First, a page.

Canada
3 min

Anti-porn feminists

Women's conference still divided on sex work

It’s 8pm on a Saturday in Montreal, and a group of women unfurl a banner in front of hundreds of activists, gathered over plates of raw vegetables and chickpea dip. They raise their fists in the air, triumphant after having picketed a peep show on St Catherine Street and proceed to lead the crowd in a cheer of “no to porn, no to prostitution.”

While this sounds like a scene out of Bonnie Klein’s 1980 anti-porn documentary Not a Love Story, it actually took place a couple of weeks ago. I was in Montreal for the Waves of Resistance conference, which brought together more than 500 women under the age of 35 to share skills and dream up creative ways to fight the right-wing swing here in Canada and around the world. The impromptu cheer was only one out of more than 30 actions carried out by conference participants over the Thanksgiving weekend, and thankfully, many of the women in the audience seemed equally as puzzled and appalled as I was by the display.

There were other snapshots that weekend — a few of them infuriating, but the vast majority inspiring. What else do you expect when you throw together the raw power of hundreds of women aged 14 to 35? When you combine days of debate and discussion, too few hours of sleep and massive differences in terms of age, experience, language, sexual orientation and familiarity with feminism, you are bound to run into a few roadblocks.

It was a good wake-up call for me. It reconfirmed my conviction that feminism isn’t dead, but it also exposed the cleavages that are still present in the movement a generation after they almost tore it apart. The thorny issues of sex work and pornography continue to divide women in collective meetings, at rallies and on the plenary floor of conventions like Waves of Resistance.

When these issues bubbled to the surface in Montreal, my first instinct was to roll my eyes and mutter, “Didn’t we have this debate in 1982?” And then in the same breath I remembered that, when these conversations first captured the women’s movement, I was only a toddler and many of the participants in the conference hadn’t even been born yet.

My sense of activist lineage comes from being raised by feminist parents, from conversations with older activists, and from my somewhat obsessive self-study of feminist and queer history. I have to wonder if each generation of women will struggle with the same issues, or if at some point we’ll have achieved enough of a consensus to roll up our sleeves and actually challenge the laws that continue to condemn sex workers to violence and intimidation.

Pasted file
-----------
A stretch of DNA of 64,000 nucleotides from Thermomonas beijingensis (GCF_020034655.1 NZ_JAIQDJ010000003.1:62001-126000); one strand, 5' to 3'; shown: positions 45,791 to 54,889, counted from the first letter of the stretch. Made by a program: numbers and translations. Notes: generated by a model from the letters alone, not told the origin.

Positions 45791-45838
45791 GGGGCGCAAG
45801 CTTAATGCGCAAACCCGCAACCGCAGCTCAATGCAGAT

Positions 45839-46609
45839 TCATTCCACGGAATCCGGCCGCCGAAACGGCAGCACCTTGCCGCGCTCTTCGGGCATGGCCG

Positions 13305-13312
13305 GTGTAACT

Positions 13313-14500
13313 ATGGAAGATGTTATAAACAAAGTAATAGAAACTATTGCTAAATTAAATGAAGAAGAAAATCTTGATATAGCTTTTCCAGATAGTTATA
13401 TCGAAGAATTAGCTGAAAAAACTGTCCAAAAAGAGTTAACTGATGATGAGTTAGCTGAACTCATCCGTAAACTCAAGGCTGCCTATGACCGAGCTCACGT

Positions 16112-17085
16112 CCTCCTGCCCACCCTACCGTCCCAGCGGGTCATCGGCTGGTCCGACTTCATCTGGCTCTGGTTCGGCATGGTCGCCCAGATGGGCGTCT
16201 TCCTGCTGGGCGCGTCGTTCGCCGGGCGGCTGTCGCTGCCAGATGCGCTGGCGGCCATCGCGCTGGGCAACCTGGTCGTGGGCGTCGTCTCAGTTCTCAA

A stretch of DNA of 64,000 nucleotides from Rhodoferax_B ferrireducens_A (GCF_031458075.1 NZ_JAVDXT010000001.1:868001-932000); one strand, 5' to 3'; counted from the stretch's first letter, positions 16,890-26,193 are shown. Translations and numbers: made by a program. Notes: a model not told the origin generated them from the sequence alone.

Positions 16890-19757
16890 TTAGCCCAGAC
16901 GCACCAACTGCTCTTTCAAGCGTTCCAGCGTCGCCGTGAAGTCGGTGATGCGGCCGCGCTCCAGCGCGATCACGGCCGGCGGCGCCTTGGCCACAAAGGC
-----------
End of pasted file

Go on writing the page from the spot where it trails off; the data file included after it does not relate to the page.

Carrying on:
My chosen community has a pretty specific set of norms. We are pro-choice, pro-sex and trans-positive. But I have often wondered if, by rejecting so much of second-wave feminism for its transgressions on porn and sex, we’ve thrown out the baby with the bathwater. Have we abandoned the important work that older feminists did to counter sexism in the media, set up shelters and campaign for affordable housing and childcare?

These issues dominated the workshop schedule at the Montreal conference, and the one workshop on the sex industry didn’t include any representatives from sex workers and, notably, excluded the women from Stella — a Montreal organization that has been fighting for decriminalization of prostitution for more than a decade.

Surely the women’s movement has advanced to the point that we can make the distinction between human trafficking and consensual sexual activity. If you talk to any sex worker, they will likely acknowledge the complex ways that societal expectations of women and the misogynist attitudes of both their customers and the police contribute to an unsafe work environment. But the only way to advance the debate with compassion and a dose of reality is to speak with sex workers not for them — something that the organizers of the Montreal conference failed to do.

There’s no denying the power of a 20-year-old’s rage. I spent a decade in Doc Marten boots, rejecting what I saw as heterosexist assumptions about beauty and sexuality. Young women have every right to rage against the patriarchy and reclaim their bodies from unrealistic and sexist expectations. But when they project their rage onto strippers and sex workers, they misdirect their anger and alienate women who could benefit from our solidarity.

While the final manifesto adopted by the Waves of Resistance participants stops short of calling for the decriminalization of prostitution, it does clearly describe “women in the sex trade” as being part of the feminist movement. Too bad the performers from the peep show on St Catherine St weren’t part of the conference. Their voices would have made our conversations so much richer.